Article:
“Then I would have to ask them how they felt about it,” said Gold, whose book opens with Miep’s poverty-stricken parents sending her from Vienna to the Netherlands, in order to live with a Dutch foster family that had enough food.
Both Miep and Jan Gies were incredibly modest by today’s standards. For decades after World War II, neither of them sought publicity. When asked why they risked their lives to save Jews, they often referred to their ordinariness.
“I am not a hero. I am not a special person. I don’t want attention. I did what any decent person would have done,” said Miep.
I did what any decent person would have done
After Jan passed away in 1993, Gold maintained a close friendship with Miep, who visited Gold in the US. In turn, Gold flew to the Netherlands to visit Miep in Hoorn, a short drive from Amsterdam.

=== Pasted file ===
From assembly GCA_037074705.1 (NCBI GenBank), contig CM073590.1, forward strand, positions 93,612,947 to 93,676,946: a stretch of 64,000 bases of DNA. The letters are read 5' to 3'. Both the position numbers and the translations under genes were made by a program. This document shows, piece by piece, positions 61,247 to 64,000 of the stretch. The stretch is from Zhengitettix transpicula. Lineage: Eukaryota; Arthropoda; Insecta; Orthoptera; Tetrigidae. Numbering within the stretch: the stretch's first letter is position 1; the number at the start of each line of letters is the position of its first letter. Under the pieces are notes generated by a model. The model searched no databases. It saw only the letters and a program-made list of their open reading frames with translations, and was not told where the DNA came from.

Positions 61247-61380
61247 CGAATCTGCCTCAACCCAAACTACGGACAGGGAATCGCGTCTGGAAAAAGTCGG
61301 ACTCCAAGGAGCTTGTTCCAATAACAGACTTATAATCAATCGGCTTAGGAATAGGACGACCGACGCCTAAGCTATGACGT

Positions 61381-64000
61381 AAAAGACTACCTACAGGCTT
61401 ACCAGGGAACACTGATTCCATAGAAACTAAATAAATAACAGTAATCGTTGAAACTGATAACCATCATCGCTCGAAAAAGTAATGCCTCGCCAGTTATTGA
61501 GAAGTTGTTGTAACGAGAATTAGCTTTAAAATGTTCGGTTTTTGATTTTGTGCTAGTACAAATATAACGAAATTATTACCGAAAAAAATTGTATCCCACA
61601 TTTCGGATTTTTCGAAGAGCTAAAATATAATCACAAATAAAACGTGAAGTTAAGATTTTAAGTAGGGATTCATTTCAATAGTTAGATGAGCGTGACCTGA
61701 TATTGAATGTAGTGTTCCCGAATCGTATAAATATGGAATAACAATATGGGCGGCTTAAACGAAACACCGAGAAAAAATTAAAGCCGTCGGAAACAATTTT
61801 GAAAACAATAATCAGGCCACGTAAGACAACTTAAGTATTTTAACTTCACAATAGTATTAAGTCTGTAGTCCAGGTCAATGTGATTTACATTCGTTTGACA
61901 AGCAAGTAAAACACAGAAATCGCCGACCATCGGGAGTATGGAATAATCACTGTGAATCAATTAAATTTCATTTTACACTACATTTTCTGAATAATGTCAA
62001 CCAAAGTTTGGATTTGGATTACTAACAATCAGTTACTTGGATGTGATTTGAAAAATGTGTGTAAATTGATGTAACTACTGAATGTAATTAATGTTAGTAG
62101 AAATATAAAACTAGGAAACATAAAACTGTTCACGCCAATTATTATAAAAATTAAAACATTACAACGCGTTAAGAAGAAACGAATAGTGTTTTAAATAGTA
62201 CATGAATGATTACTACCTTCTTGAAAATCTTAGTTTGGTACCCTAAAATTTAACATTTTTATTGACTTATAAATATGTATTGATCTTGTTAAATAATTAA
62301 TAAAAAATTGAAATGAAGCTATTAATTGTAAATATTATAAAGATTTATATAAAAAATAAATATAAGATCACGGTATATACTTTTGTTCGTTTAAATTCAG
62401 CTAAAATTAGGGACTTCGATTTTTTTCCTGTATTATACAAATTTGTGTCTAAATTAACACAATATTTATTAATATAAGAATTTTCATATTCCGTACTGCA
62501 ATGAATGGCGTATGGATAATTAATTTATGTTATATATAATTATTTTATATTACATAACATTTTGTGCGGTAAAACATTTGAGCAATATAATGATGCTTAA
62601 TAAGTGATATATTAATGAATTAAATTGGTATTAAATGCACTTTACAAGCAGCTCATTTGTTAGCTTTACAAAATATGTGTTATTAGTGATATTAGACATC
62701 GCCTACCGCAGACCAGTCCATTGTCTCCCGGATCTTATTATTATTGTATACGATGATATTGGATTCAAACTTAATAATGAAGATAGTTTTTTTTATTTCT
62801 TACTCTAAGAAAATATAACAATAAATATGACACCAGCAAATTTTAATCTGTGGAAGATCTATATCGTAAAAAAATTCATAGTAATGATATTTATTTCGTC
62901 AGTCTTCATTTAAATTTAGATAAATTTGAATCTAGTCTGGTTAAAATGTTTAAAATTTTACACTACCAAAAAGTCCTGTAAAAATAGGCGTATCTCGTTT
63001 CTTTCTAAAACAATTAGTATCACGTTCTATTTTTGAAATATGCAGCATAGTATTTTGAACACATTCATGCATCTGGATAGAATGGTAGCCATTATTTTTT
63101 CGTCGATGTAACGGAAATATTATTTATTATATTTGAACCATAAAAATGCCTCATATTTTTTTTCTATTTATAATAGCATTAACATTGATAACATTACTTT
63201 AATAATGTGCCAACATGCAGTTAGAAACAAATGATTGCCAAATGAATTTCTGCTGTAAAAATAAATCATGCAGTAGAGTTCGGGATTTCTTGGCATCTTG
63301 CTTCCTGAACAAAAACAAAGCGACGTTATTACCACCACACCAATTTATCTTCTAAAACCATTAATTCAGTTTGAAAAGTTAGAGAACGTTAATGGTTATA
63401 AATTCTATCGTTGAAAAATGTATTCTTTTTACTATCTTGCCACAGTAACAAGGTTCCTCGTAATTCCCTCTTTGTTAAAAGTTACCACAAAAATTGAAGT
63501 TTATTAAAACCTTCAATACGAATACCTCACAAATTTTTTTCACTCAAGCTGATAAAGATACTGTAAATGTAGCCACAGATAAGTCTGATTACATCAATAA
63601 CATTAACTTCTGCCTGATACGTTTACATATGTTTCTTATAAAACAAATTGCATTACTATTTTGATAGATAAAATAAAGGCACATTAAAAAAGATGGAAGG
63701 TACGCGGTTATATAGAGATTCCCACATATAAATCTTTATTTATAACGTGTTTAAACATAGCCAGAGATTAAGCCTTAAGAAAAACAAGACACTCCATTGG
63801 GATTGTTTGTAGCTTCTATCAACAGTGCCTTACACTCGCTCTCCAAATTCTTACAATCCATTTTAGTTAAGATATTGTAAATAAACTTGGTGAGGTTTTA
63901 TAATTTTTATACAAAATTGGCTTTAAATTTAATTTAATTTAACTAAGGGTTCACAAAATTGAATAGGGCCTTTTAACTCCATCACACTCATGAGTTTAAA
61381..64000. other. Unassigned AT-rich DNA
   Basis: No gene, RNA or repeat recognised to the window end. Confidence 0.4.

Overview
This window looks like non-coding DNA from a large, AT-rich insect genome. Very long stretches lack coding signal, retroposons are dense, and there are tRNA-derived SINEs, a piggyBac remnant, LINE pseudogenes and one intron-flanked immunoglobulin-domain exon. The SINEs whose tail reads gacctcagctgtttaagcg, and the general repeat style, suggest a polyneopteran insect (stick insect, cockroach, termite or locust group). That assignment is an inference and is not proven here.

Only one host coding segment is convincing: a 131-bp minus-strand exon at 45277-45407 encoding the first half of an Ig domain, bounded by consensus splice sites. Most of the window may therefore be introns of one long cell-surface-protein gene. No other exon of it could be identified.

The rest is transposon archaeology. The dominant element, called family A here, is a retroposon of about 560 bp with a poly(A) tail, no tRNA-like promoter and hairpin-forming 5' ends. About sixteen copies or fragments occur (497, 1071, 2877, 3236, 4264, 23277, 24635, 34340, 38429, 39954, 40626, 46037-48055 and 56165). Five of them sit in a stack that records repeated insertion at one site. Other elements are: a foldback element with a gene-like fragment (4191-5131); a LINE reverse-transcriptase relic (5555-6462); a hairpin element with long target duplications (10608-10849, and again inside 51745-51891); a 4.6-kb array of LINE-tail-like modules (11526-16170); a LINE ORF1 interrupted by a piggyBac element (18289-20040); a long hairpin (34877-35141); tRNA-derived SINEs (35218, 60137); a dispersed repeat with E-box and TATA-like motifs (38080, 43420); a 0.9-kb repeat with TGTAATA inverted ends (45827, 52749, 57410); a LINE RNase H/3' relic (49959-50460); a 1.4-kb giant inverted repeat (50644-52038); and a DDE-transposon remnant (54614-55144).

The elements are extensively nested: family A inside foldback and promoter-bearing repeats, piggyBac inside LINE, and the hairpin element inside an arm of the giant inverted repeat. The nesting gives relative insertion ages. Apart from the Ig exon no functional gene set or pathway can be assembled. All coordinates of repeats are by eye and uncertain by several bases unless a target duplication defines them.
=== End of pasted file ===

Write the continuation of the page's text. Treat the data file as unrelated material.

“When she visited me in California, we would have Chinese food and just enjoy ourselves,” said Gold, who published a book about her friendship with Gies in 2018, called “Found and Lost: Mittens, Miep, and Shovelfuls of Dirt.”
In many ways, said Gold, Jan Gies was the “unsung person” of the story. Keeping with his personality, Jan never shared with Miep — or anyone — specific details about his wartime resistance activities.
In 2010, a month before she was to turn 101, Miep died following a fall in her Hoorn apartment.
If Gold could ask the couple one final question, she said it would be about the food situation if the “Secret Annex” had not been raided.
“Could they have stretched out the rations of two people to feed all the people in hiding?” asked Gold. “They would have starved themselves, knowing them.”